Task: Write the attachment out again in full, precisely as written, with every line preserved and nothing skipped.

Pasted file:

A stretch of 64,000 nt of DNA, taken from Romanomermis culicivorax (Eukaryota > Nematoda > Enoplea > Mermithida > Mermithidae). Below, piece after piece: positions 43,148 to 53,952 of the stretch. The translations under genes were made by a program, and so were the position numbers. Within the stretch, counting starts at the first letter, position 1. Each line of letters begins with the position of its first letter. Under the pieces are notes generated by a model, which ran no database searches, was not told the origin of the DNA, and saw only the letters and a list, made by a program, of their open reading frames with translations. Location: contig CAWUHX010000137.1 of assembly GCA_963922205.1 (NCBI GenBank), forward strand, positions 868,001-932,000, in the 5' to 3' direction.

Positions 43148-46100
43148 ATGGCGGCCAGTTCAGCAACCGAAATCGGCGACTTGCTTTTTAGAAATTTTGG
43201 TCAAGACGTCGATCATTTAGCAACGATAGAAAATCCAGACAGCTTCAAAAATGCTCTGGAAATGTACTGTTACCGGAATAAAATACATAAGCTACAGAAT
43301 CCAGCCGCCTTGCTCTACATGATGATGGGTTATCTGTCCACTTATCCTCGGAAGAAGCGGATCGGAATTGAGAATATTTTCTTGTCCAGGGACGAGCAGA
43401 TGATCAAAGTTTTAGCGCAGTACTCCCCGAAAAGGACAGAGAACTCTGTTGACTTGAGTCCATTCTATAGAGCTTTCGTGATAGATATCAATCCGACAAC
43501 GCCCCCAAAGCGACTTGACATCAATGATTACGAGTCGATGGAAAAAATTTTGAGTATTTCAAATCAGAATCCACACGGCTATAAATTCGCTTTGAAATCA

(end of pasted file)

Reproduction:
A stretch of 64,000 nt of DNA, taken from Romanomermis culicivorax (Eukaryota > Nematoda > Enoplea > Mermithida > Mermithidae). Below, piece after piece: positions 43,148 to 53,952 of the stretch. The translations under genes were made by a program, and so were the position numbers. Within the stretch, counting starts at the first letter, position 1. Each line of letters begins with the position of its first letter. Under the pieces are notes generated by a model, which ran no database searches, was not told the origin of the DNA, and saw only the letters and a list, made by a program, of their open reading frames with translations. Location: contig CAWUHX010000137.1 of assembly GCA_963922205.1 (NCBI GenBank), forward strand, positions 868,001-932,000, in the 5' to 3' direction.

Positions 43148-46100
43148 ATGGCGGCCAGTTCAGCAACCGAAATCGGCGACTTGCTTTTTAGAAATTTTGG
43201 TCAAGACGTCGATCATTTAGCAACGATAGAAAATCCAGACAGCTTCAAAAATGCTCTGGAAATGTACTGTTACCGGAATAAAATACATAAGCTACAGAAT
43301 CCAGCCGCCTTGCTCTACATGATGATGGGTTATCTGTCCACTTATCCTCGGAAGAAGCGGATCGGAATTGAGAATATTTTCTTGTCCAGGGACGAGCAGA
43401 TGATCAAAGTTTTAGCGCAGTACTCCCCGAAAAGGACAGAGAACTCTGTTGACTTGAGTCCATTCTATAGAGCTTTCGTGATAGATATCAATCCGACAAC
43501 GCCCCCAAAGCGACTTGACATCAATGATTACGAGTCGATGGAAAAAATTTTGAGTATTTCAAATCAGAATCCACACGGCTATAAATTCGCTTTGAAATCA